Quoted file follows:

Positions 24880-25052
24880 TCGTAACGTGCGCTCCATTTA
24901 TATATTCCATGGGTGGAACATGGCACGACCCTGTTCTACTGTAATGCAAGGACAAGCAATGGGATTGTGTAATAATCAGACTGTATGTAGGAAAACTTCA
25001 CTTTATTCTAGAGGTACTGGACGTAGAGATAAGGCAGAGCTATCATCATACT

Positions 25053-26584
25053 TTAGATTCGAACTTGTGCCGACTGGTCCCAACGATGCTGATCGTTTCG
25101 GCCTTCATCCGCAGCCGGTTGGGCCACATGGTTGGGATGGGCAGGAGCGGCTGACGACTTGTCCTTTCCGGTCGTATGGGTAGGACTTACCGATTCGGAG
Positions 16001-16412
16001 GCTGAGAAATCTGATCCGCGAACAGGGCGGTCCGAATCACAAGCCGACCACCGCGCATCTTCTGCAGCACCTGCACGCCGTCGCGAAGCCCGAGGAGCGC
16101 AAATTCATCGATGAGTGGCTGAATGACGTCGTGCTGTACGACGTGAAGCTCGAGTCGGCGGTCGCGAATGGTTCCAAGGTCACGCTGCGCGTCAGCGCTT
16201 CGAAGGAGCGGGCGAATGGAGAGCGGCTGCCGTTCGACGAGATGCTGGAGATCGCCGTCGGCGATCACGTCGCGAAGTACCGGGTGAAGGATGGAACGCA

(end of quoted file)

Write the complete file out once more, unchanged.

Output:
Positions 24880-25052
24880 TCGTAACGTGCGCTCCATTTA
24901 TATATTCCATGGGTGGAACATGGCACGACCCTGTTCTACTGTAATGCAAGGACAAGCAATGGGATTGTGTAATAATCAGACTGTATGTAGGAAAACTTCA
25001 CTTTATTCTAGAGGTACTGGACGTAGAGATAAGGCAGAGCTATCATCATACT

Positions 25053-26584
25053 TTAGATTCGAACTTGTGCCGACTGGTCCCAACGATGCTGATCGTTTCG
25101 GCCTTCATCCGCAGCCGGTTGGGCCACATGGTTGGGATGGGCAGGAGCGGCTGACGACTTGTCCTTTCCGGTCGTATGGGTAGGACTTACCGATTCGGAG
Positions 16001-16412
16001 GCTGAGAAATCTGATCCGCGAACAGGGCGGTCCGAATCACAAGCCGACCACCGCGCATCTTCTGCAGCACCTGCACGCCGTCGCGAAGCCCGAGGAGCGC
16101 AAATTCATCGATGAGTGGCTGAATGACGTCGTGCTGTACGACGTGAAGCTCGAGTCGGCGGTCGCGAATGGTTCCAAGGTCACGCTGCGCGTCAGCGCTT
16201 CGAAGGAGCGGGCGAATGGAGAGCGGCTGCCGTTCGACGAGATGCTGGAGATCGCCGTCGGCGATCACGTCGCGAAGTACCGGGTGAAGGATGGAACGCA